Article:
Following Trump defeat, comedy and art all bad now - The Beaverton

Following Trump defeat, comedy and art all bad now

WASHINGTON D.C. — While Donald brought blatant corruption, incompetence, and cruelty to the American presidency, his electoral defeat comes with the equally dire consequence that all and is bad now.

“When Trump was elected, many of us drew comfort from the fact that difficult times inspire great works of art,” said mixed media artist Alan Christensen. “Now that he’s gone, will we ever see another masterpiece like that arguably homophobic graffiti of Trump making out with Putin? I really doubt it.”

Similarly, Trump’s blundering, blustering ineptitude was seen by many as a godsend to comedians and satirists: “Don’t get me wrong, it’s a huge relief to have leadership that values face masks, contact tracing and affordable care in the midst of an ongoing pandemic,” said late night comedy writer Josie Saavedra. “But it feels like we were just getting started making fun of Trump’s tiny hands. It’s bittersweet. Those jokes are definitely still funny.”

Without the prospect of Trump continuing to degrade norms through flagrant abuses of power, Christensen believes his artistic output has already suffered: “I’m trying to paint now, but when I make his skin tone orange it doesn’t really have the same effect. It’s definitely the change in circumstance that’s making my art bad, not anything else”.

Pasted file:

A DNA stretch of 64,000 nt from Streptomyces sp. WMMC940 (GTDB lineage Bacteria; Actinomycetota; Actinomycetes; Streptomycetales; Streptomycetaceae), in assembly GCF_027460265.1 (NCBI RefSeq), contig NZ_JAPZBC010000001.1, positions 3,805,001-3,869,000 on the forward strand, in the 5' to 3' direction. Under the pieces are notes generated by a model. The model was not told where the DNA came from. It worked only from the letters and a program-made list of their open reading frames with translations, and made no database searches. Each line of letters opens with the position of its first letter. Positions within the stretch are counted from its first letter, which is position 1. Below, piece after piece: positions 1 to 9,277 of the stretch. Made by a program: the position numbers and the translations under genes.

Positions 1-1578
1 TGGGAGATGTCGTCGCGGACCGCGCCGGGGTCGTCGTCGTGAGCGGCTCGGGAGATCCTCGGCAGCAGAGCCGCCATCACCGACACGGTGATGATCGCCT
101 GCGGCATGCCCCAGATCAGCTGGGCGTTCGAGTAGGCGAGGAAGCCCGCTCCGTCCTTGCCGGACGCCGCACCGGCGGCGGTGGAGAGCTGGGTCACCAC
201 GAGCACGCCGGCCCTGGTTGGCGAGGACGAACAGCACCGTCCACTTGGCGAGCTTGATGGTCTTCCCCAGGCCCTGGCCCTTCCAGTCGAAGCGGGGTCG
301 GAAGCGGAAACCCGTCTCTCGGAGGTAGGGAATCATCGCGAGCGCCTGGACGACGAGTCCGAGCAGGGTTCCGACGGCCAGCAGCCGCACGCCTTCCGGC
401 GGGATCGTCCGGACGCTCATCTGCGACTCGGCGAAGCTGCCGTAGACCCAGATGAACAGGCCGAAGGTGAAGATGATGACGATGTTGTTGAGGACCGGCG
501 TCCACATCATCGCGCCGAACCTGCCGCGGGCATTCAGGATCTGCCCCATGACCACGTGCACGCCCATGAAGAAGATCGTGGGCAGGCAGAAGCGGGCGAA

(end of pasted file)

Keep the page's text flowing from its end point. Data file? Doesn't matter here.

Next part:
Experts warn there is little time left to put society itself on trial by making a sculpture of Trump with a small penis or a parody Twitter account called “Cheeto in Chief”, and henceforth we will have to tolerate lesser forms of art and entertainment.

“I tried accusing Kamala Harris of calling her spouse ‘mother’ and being a secret, self-hating gay, but no one’s really responding to that” said comedian Devin Benson. “Now that I know the in the detention camps are going to be reunited with their families, I’m just not depressed enough to be funny, I guess.”

“What am I supposed to do now, develop a healthy relationship to my work while also interrogating the deeply-ingrained, systemic oppression that preceded and will outlast Donald Trump?”

Though it may be the end of an era, Benson has begun forming a coalition of artists and comedians to support one another in this new, not-troubling-enough time: “We’re a very eclectic group, but we’re united in one thing: the best way to hold truth to power is to pretend fat shaming the president is progressive”.